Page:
In this week's Nature, Svante Pääbo and his colleagues report on sequencing the genome of an archaic hominin to 1.9-fold coverage, using DNA obtained from a finger bone found in Denisova Cave in southern Siberia. The researchers compared that genome to those of Neandertals and modern humans. According to the researchers, the Denisova sample includes "some exceptionally archaic molecular (mtDNA) as well as morphological (dental) features" and that the population "is a sister group to Neanderthal." In addition, Pääbo et al. say that after the Denisova population split from Neandertals, they had separate population histories, and Denisovans, not Neandertals, contributed genes to present-day Melanesians. "In our view, these results show that on the Eurasian mainland there existed at least two forms of archaic hominins in the Upper Pleistocene: a western Eurasian form with morphological features that are commonly used to define them as Neanderthals, and an eastern form to which the Denisova individuals belong," the authors write.
A team led by Susan Celniker reports on the developmental transcriptome of Drosophila melanogaster. Using RNA-Seq, tiling microarrays, and cDNA sequencing, the researchers examined the transcriptome at 30 different developmental stages and found 111,195 new elements. "Our interrogation of the transcriptome of D. melanogaster throughout development has considerably expanded the number of building blocks used to make a fly," the researchers say. They add that "despite the depth of our sequencing, the annotation of the D. melanogaster transcriptome is not finished."
A team led by the National Institute on Alcohol Abuse and Alcoholism's David Goldman dove into finding alleles that influence impulsivity, which may contribute to psychiatric disorders and addiction. The researchers performed exon sequencing, looking at 14 genes related to serotonin and dopamine. They found a stop codon in HTR2B that is common in, and only found in, the Finnish population and that is associated with impulsivity. "This approach may be applicable to other complex behavioural traits, including those diseases for which impulsivity is itself an intermediate phenotype," the authors say.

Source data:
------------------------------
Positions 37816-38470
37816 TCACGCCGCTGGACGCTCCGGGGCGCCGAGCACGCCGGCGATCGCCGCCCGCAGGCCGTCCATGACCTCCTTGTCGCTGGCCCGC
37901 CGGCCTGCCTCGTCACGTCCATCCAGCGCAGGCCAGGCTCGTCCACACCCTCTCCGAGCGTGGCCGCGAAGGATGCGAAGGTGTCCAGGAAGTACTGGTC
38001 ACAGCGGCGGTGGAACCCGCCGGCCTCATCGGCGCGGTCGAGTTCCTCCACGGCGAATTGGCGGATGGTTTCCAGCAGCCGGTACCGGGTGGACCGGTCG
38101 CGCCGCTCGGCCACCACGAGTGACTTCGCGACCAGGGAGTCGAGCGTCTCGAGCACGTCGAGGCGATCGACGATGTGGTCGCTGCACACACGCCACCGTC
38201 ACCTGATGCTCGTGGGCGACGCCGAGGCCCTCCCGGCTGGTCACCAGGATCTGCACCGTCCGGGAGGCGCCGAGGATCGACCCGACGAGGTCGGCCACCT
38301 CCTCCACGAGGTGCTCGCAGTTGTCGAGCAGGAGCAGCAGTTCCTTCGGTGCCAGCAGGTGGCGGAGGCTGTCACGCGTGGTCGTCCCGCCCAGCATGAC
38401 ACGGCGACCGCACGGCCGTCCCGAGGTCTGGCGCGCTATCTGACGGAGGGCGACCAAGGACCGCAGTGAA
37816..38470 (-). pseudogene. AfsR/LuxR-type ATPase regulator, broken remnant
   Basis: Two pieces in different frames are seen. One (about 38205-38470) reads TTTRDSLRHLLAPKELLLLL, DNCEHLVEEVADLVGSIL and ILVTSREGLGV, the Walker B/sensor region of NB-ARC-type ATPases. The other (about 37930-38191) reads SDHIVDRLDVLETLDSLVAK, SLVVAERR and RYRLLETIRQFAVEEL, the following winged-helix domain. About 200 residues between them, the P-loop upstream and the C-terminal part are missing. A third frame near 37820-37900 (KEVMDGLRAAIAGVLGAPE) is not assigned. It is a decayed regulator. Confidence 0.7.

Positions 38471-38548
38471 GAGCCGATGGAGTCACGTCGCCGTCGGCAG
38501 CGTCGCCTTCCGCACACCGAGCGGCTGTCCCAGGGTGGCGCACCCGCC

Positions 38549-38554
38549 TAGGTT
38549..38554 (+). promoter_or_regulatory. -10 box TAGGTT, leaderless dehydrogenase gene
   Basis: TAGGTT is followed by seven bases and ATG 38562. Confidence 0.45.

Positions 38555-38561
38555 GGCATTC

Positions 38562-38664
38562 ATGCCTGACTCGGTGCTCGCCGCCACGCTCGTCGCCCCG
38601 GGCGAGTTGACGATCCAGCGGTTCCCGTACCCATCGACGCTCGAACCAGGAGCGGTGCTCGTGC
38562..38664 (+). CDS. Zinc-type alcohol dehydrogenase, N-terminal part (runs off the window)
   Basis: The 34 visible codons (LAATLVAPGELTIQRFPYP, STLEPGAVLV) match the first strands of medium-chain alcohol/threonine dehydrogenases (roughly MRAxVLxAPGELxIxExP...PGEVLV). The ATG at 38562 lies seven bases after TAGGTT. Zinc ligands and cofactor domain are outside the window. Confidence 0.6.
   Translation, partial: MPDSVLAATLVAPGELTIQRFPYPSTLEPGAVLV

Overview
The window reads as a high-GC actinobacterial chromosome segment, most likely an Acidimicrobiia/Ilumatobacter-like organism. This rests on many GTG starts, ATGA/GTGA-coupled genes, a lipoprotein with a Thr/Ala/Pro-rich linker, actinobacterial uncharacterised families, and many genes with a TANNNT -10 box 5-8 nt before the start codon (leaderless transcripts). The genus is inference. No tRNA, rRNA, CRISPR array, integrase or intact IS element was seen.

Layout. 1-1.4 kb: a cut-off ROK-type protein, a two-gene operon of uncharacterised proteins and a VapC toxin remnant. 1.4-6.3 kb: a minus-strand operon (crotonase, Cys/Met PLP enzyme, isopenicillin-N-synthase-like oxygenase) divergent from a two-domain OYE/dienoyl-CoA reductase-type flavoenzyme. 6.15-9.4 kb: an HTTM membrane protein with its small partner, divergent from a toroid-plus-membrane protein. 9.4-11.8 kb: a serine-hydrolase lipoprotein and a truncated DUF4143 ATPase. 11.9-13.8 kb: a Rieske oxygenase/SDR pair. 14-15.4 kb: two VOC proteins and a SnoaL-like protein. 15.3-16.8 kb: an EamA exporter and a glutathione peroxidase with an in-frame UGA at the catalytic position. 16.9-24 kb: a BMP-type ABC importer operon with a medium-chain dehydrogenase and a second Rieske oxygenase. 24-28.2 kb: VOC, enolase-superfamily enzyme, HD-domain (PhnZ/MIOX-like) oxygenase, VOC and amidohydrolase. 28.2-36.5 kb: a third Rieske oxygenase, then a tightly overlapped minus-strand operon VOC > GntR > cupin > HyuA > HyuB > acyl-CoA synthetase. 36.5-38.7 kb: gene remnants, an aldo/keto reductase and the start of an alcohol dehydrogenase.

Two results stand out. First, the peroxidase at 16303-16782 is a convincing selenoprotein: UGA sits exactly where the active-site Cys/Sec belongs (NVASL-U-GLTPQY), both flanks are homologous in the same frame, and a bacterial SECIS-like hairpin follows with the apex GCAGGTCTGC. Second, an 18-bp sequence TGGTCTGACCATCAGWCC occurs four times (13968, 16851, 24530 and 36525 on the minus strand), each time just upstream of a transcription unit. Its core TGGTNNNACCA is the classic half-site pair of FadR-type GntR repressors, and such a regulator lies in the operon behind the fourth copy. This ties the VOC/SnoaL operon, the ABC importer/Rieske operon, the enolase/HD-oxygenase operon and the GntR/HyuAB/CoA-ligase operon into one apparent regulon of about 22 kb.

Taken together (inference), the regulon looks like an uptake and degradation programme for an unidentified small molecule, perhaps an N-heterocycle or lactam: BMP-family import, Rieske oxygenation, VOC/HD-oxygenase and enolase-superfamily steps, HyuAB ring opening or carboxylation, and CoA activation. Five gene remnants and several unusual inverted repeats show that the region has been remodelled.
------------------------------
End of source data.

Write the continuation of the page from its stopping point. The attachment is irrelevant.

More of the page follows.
A study in this week's Nature Genetics follows up on a previous genome-wide association study of narcolepsy-cataplexy. Researchers led by Emmanuel Mignot look at 10 loci previously associated with narcolepsy across three ethnic groups: African-Americans, Asians, and Europeans. From this, they homed in on a SNP in the 3' untranslated region of the P2RY11 gene, which encodes a purinergic receptor. The authors note that purinergic signaling is important in immune regulation. "These results identify P2RY11 as an important regulator of immune-cell survival, with possible implications in narcolepsy and other autoimmune diseases," the researchers write.